¶ 37 In making its rulings, the trial court drew what I believe to be a completely reasonable inference that, but for the existence of the safety checkpoint, the actions of Trooper Rhodes and the show of police force and authority represented by the number and appearance of the troopers and official vehicles at the checkpoint, Defendant would neither have pulled off the road and stopped within the checkpoint area nor stayed in his vehicle waiting for Rhodes to come and speak with him.
¶ 38 The trial court also found, based on the facts and reasonable inferences drawn from those facts, that there was no articulable reason for the stop. Clements's car was not the “next third car” to be stopped in the execution of the checkpoint's protocols; nor—since Rhodes did not intend to stop Clements but merely to suggest that he reduce his speed and since Rhodes testified that he had no idea of Clements's actual speed—was he stopped because he was suspected of violating the law. I acknowledge that Clements could have been driving too fast for conditions—presumably the existence of the checkpoint—but Rhodes's lack of intent to stop him suggests caution rather than alarm.1 Moreover, I note that there is no objective evidence—such as radar detection—that would indicate that Defendant was either exceeding the posted speed limit or driving too fast for conditions.
¶ 39 The trial court's factual findings are not against the manifest weight of the evidence. Indeed, they mirror the testimony of the state police trooper who was the only witness at both hearings. While the majority emphasizes the lack of Defendant's testimony, this has, in my opinion, no bearing on the issue before us due to the fact that the pertinent test is an objective, rather than subjective, one. The trial court found that “Trooper Rhodes gestured to the Defendant's vehicle in a manner which a reasonable person would have believed to stop at said safety check.” Rhodes had testified he felt Defendant was driving too fast. It is a reasonable inference that Defendant did not intend to stop but did so because of Rhodes' gesture and shout. In addition, the conclusion reached by the trial court that no reasonable person in the Defendant's circumstances would have felt free to leave flows logically from the facts.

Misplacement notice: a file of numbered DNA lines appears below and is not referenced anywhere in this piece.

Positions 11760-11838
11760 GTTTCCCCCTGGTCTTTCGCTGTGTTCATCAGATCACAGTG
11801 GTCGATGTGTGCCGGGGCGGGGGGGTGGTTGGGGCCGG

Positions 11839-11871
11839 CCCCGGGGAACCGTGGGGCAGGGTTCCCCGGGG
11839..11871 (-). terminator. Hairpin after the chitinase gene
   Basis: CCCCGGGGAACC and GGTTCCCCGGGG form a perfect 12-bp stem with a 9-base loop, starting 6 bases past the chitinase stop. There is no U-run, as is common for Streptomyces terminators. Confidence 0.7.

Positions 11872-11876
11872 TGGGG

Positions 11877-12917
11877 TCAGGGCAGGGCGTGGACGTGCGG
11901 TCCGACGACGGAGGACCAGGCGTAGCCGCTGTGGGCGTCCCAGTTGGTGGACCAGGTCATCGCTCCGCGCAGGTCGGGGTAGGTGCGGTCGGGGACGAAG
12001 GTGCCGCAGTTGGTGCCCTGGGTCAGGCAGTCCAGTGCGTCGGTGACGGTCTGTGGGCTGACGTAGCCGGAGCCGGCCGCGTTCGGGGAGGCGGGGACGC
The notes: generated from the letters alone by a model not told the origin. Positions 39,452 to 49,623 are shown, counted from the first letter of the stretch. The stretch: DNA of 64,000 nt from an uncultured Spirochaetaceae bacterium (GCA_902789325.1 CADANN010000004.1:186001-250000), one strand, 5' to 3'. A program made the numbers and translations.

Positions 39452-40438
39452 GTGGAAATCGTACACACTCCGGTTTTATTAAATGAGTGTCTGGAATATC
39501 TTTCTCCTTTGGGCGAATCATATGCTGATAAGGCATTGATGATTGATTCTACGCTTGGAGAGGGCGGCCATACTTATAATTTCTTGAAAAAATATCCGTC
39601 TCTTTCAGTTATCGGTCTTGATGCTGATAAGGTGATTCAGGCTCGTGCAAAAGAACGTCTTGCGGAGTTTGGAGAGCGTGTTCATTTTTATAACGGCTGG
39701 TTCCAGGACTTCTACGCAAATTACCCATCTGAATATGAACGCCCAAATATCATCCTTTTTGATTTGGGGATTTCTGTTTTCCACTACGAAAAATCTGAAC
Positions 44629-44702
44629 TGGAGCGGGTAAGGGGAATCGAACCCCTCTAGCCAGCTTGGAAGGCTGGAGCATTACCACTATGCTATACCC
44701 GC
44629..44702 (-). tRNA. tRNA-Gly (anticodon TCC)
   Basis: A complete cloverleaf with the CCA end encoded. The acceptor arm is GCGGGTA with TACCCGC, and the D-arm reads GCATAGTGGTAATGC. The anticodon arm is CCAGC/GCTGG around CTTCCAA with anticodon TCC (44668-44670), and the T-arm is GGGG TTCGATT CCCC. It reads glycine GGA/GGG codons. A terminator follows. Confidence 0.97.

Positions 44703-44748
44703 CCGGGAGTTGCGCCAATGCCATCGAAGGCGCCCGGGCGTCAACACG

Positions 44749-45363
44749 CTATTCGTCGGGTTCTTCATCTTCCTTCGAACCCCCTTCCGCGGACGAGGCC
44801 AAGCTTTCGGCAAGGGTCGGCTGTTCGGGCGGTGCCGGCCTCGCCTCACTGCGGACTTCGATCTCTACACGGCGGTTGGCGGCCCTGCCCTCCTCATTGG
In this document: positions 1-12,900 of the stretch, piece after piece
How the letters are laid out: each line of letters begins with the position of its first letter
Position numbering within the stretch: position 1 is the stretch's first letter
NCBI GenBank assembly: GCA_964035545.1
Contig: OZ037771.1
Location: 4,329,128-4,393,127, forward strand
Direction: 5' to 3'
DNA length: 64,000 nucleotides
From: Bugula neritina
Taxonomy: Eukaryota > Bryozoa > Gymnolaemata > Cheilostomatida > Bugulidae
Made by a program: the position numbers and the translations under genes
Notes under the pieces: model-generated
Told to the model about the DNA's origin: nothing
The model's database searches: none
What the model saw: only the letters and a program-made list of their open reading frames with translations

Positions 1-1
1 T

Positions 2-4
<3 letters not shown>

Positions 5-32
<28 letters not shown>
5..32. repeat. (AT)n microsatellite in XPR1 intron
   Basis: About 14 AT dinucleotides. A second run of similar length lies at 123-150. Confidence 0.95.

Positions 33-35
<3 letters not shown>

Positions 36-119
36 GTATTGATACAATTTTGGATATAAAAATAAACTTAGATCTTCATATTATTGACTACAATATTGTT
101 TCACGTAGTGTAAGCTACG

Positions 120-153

¶ 40 The facts are bizarre, but I believe the trial court reached a conclusion on those facts that is consistent with existing case law and that its decision should be affirmed.
1. I am, of course, assuming that the existence of the checkpoint regulations would not preclude the police from stopping someone, not the next third person, who was actually violating the law.
Justice WRIGHT delivered the judgment of the court, with opinion:
Justice CARTER concurred in the judgment and opinion.Justice McDADE dissented, with opinion.